Leak Surveys for Commercial Water Distribution Systems
Working in the municipal water industry, we understand the importance of system and network maintenance. One of the largest problems we face is “leakage” within the network, lost revenue, and decreased delivery. Water Services can provide comprehensive leak surveying for your water distribution system. Our skilled and certified team of industry professionals use advanced technology and non-invasive practices to accurately locate leaks and diagnose the cause of the problem.
Every drop of clean water is precious. Unfortunately, 30–50% of water is lost through aging infrastructure, and lost water equals lost revenue to the water service supplier. Water is lost through leaks and cracks in pipes and their fittings. Since most infrastructure is underground, it is virtually impossible to visually determine the location of these leaks unless the water has reached the surface (causing ponding and sink holes, structural damage, buckling pavement, etc.), and the exact location may be indeterminate. Leak surveying requires special technologies that allow inspectors to precisely determine the location and severity of pipeline leaks. This is a field that continues to grow and advance by utilizing both established technology and by adopting emerging methods. Water Services continues to stay in front of the latest technologies to insure that your municipality is safe and up to date.
Key advantages of Water Services leak surveying
- Reducing non-revenue water, such as raw water treatment costs and pumping rates
- We test on both side of the meter where applicable for a full review of delivery efficiencies
- It helps reduce liability of your municipality
- It reduces repair costs by addressing smaller leaks before they turn into larger emergent problems
- It will help avoid system contamination, thus reducing costly repair and avoiding segmented water delivery interruptions
- THE IMPORTANCE OF LEAK SURVEYING
Water lost through leaks, waste, or simple theft is referred to as non-revenue water, in that it fails to provide revenue to the water supplier because it never reaches its customers. These can be physical losses of water escaping the system, or unaccounted-for water that is not measured due to faulty meters and meters that have been tampered with, poor accounting and bookkeeping, or because of human error when reading and recording the water system flow meters. The accumulation of losses over long durations can result in significant losses even from insignificant leaks. If water can get out, impurities (soil, bacteria, organics, etc.) can get in and impair the quality of the water, even rendering it unfit to drink. These losses will continue over time until they are detected.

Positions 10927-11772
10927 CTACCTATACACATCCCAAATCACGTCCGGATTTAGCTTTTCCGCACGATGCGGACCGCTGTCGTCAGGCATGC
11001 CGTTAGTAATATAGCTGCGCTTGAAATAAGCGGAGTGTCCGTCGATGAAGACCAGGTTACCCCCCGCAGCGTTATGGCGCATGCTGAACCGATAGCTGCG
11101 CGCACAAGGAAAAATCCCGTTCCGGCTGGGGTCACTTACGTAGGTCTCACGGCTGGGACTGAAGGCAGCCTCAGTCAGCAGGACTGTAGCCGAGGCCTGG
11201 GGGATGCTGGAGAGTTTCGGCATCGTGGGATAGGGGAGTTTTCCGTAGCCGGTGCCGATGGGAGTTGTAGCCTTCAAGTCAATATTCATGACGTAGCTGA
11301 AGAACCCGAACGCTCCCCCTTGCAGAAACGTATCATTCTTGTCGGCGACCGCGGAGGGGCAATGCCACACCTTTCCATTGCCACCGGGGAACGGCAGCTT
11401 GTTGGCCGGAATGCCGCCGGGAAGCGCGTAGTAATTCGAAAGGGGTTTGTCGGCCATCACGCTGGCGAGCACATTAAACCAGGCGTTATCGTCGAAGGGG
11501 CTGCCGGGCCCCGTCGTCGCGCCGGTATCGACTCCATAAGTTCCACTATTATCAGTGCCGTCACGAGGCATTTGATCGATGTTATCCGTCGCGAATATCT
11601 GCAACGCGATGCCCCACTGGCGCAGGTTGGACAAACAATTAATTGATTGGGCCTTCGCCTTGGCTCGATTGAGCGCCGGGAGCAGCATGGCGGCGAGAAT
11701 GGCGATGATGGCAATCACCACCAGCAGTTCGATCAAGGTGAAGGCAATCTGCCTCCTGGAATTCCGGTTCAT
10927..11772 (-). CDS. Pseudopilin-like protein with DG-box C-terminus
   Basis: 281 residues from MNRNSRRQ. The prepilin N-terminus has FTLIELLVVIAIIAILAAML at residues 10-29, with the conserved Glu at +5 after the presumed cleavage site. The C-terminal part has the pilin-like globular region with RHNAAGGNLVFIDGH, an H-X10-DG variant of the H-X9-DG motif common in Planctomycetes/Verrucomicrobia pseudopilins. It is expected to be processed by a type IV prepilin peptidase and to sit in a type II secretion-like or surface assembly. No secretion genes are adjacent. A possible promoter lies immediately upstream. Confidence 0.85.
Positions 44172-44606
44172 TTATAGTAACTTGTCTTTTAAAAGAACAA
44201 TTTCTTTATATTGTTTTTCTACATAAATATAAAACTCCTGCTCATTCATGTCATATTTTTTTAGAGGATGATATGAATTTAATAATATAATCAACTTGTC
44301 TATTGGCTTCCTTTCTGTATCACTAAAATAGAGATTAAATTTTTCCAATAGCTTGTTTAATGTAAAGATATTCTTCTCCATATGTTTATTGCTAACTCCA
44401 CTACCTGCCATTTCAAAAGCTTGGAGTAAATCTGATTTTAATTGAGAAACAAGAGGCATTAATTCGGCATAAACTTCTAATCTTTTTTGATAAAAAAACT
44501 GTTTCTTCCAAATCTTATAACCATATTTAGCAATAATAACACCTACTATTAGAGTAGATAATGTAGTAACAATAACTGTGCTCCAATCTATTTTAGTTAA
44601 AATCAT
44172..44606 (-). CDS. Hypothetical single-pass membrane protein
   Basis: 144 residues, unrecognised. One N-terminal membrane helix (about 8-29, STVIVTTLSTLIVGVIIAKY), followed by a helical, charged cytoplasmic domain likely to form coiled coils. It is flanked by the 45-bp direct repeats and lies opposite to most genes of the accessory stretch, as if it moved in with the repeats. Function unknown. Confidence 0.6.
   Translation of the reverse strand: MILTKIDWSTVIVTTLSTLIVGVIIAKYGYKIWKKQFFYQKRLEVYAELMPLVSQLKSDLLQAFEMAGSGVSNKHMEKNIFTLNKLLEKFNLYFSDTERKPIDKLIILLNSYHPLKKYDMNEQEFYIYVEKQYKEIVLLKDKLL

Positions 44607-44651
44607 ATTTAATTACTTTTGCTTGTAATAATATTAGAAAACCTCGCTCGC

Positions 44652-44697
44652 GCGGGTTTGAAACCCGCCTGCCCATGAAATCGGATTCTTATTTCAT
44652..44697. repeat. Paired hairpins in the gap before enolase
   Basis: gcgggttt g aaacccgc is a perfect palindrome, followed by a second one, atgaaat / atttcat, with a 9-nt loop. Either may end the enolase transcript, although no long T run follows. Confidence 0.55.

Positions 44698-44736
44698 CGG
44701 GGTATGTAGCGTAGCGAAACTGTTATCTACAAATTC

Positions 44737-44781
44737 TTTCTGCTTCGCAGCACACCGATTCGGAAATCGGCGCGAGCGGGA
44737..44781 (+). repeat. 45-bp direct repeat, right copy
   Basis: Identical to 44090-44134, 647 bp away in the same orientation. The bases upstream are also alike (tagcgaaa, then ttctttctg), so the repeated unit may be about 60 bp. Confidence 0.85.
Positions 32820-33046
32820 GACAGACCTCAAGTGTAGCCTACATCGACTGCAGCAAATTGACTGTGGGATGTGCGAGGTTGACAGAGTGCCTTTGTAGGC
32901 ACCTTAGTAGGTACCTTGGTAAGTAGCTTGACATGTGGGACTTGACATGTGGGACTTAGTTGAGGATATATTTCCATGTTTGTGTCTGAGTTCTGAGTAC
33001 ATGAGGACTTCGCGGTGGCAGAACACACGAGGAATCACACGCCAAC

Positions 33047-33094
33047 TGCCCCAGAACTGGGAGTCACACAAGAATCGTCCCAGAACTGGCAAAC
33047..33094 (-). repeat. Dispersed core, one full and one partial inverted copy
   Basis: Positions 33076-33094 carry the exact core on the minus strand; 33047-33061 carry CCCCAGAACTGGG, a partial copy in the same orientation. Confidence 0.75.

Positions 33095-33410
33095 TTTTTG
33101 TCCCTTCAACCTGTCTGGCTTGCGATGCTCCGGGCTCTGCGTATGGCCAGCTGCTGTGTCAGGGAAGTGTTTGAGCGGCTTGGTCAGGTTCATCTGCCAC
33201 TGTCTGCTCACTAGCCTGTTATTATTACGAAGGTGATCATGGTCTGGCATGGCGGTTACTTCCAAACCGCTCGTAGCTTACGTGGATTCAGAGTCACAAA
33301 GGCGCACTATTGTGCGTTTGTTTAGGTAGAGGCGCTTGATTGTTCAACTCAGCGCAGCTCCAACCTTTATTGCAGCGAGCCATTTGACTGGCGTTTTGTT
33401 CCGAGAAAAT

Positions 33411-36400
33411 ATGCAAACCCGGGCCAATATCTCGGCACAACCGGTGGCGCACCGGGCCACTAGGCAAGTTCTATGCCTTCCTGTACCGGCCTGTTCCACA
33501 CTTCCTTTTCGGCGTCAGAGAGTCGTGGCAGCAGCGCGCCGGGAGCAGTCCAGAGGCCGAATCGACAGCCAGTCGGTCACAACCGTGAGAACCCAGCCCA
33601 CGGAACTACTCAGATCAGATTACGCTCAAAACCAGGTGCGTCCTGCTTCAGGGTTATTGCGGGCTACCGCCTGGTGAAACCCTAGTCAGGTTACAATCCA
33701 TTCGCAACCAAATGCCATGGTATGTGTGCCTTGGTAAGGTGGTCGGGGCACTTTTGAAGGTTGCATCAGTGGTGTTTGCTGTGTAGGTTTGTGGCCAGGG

- Non-revenue water losses are quantified the same way as water provided; volume (gallons or liters) per units of time (per minute for the actual leakage/flow rate or per year to measure accumulative losses). Water losses can also be measured in large water supply systems in terms of volume of water lost per the total length (miles or kilometers) of the pipelines that make up the water supply system. These values are then compared to the water supply flow rates to determine the percent of total water being lost or otherwise unaccounted for. As a general rule, water losses will vary proportionally with the age of the water supply system, or the ages of the various subsections of large metropolitan systems. Larger, older cities can have sections less than a decade old or older than a century.
- Since the city operating a water supply system can be its own customer, certain water flows are considered accounted for but non-revenue in the sense that the city does not charge itself for water usage. These applications include firefighting services, park sprinkler and irrigation systems, city-owned pools and recreational facilities, etc.
- Water Services can survey your municipality’s delivery system incrementally by mile or segmented areas completely as an ongoing or as desired proactive maintenance service.
Our trained and certified specialists will consult with the municipality team and review infrastructure maps or layouts if needed then will survey suspect areas incrementally per mile to identify potential leaks. Once identified, we will report findings and recommend a detailed action plan to address and fix the issues.
Please contact your WATER SERVICES representative to schedule your leak survey.